This is what the first official Industrial Property data for Spain in 2015 give us to understand. Looking at Spain in the mirror.

We have just received an advance of the 2015 European Patent Office statistics (1) and, although it may seem a contradiction, Spanish applications for European patents increased and decreased in the same proportion in the same year.

 

Certain mass media only refer to the first point of view (increase), we should face the future with optimism, but the second and most hidden aspect (the decrease) includes a piece of information that may be cause for concern in the medium term.

The reason for this possible contradiction is that the EPO uses two ways for recording the number of European patent applications: filing vs. application (2). Thus the filing (3) criteria counts as European patents all those PCT requests that have paid the designation fees, assigned to the European patent (as this is a one-off payment they normally include all the countries which form part of the PCT treaty, including figure of the European patent) as well as to any other European patents that are directly applied for. On the other hand the application (4) criteria only considers as an application for a European patent when the same has effectively been requested.

We should point out that when a PCT patent has been applied for prior to this it is classified as a Euro-PCT.

Data from the EPO indicates that in 2015 Spain has fallen by 3.8% in filing and increased by 3.8% in applications for European patents.

We can only be happy about this second bit of information. The first one is open to two possible analyses which are a source of preoccupation:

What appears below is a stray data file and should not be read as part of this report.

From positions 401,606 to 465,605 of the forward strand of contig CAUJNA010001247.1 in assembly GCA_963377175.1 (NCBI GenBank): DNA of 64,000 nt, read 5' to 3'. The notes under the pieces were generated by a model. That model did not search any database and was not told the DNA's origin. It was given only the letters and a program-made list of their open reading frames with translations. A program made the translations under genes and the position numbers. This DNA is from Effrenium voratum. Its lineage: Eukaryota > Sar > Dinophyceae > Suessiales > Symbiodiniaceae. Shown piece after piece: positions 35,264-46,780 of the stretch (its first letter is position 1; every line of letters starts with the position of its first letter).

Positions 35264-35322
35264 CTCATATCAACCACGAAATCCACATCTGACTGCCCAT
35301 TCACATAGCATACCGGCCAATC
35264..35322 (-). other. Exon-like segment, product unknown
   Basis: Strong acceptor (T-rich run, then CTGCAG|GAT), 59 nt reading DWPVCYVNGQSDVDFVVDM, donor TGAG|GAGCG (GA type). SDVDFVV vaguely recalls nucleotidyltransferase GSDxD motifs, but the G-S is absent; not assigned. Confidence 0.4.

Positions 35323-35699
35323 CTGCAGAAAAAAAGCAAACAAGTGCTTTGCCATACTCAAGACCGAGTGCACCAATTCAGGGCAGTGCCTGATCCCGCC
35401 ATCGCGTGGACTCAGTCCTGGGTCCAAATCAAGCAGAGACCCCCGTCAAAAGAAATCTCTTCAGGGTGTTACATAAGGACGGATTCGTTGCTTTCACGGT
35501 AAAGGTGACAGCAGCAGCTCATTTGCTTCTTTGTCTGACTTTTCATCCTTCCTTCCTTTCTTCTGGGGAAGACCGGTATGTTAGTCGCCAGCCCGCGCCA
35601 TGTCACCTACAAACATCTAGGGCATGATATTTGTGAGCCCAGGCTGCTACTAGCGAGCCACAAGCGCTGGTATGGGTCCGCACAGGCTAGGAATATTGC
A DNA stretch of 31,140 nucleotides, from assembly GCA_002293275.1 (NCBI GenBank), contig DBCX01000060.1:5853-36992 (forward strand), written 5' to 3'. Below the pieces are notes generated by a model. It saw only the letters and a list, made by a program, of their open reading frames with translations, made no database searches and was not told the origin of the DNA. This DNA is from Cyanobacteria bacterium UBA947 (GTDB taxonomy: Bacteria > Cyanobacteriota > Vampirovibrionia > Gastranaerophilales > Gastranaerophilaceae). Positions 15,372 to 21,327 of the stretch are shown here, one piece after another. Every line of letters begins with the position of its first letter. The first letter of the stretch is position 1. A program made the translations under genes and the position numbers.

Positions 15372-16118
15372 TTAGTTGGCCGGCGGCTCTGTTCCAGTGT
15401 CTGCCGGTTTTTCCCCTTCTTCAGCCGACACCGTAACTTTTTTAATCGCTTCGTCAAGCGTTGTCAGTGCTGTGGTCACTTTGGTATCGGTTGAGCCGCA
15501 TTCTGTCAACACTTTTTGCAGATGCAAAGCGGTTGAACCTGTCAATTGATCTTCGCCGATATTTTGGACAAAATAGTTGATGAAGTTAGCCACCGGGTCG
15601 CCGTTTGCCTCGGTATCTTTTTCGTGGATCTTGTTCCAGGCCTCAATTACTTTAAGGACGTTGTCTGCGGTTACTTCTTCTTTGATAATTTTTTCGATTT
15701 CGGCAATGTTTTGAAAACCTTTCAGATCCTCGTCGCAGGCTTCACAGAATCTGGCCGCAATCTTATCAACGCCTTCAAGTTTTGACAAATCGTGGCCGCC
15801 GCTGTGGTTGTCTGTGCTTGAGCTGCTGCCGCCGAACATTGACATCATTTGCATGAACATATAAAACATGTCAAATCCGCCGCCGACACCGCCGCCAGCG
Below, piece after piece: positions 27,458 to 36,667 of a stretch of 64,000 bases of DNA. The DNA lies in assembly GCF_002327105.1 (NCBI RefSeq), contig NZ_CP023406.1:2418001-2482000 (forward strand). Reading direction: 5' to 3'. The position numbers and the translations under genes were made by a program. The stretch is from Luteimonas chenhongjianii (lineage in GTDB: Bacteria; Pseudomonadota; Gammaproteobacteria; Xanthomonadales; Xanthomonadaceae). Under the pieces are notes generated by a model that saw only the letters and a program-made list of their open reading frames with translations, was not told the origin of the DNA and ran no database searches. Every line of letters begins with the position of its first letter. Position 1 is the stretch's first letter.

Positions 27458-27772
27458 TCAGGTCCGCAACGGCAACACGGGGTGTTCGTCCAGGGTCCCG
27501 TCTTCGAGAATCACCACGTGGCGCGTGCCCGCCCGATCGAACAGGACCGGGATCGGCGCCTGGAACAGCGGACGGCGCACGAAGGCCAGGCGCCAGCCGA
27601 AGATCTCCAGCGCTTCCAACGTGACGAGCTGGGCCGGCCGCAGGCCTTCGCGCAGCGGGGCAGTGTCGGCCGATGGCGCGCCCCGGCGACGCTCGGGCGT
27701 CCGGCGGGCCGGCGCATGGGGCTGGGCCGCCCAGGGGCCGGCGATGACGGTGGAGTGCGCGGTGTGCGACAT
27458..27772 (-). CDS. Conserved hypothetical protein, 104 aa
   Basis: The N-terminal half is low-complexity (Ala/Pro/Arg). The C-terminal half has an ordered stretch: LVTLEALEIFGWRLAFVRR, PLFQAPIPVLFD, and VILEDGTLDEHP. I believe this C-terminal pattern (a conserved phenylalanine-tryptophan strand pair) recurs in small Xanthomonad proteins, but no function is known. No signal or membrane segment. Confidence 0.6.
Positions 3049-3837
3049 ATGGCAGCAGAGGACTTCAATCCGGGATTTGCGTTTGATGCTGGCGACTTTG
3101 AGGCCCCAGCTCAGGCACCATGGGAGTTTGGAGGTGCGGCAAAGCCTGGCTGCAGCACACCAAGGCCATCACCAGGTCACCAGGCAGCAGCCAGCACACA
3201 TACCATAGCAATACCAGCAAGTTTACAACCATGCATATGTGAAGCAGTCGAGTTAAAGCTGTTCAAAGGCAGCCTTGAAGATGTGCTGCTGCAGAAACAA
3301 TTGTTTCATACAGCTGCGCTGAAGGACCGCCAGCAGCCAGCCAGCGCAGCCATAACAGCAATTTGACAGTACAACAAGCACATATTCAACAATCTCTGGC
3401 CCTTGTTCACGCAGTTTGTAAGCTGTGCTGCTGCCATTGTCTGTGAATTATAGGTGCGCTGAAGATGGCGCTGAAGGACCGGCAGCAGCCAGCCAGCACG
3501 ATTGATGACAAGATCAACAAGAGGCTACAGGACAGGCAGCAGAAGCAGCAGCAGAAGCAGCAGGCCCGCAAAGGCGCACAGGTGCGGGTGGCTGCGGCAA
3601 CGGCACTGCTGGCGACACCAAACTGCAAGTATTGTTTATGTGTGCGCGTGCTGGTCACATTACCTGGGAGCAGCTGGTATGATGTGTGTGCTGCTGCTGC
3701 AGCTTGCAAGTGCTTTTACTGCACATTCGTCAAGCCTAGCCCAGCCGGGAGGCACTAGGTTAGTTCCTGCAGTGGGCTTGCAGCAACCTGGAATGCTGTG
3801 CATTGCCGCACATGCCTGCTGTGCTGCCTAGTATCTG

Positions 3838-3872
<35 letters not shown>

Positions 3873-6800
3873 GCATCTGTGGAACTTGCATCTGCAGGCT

1.- Does this mean that the applications submitted by Spanish citizens for PCT patents are the ones that have dropped? The WIPO has still not closed the data for 2015, but everything points to a drop of nearly -8%.
However, it should be mentioned that even the EPO itself highlights that the data it has on PCTs are an estimation, which means that we shall have to wait for the WIPO to publish the definitive ones in order to reach a clearer assessment.

2.- As the PCT is usually a step prior to applying for patents in foreign countries later on and which is one of the main uses of the European patent, the question is whether we should foresee a drop in the figures for Applications for European patents over the next year?

Or does it just reflect the preference of the Spanish for making a direct application of European patents to the detriment of the channels available to accede to this status by previously going through others such as the PCT? Given the seriousness of the situation this would be the best news.

None of these indicators would be especially relevant if we did not know their direct relationship with other indexes that are essential for the country, especially those related to competitiveness. Given all the above, during the next few weeks we shall carry out a special follow-up of any data which may emerge and include certain analyses that we believe to be of interest.

(1) With fresh and very interesting data www.epo.org/about-us/annual-reports-statistics/annual-report/2015.html
(2) A double standard that has not gone unnoticed in many of the media, amongst which we would like to highlight Francisco Moreno's blog, currently one of the best as regards Spanish Industrial property and, perhaps, the best as regards patents.
http://patentes.wordpress.com/2014/03/27/solicitudes-europeas-y-pct-en-2013/
(3) http://www.epo.org/about-us/annual-reports-statistics/annual-report/2015/statistics/patent-filings.html#origin
(4) http://www.epo.org/about-us/annual-reports-statistics/annual-report/2015/statistics/patent-applications.html#origin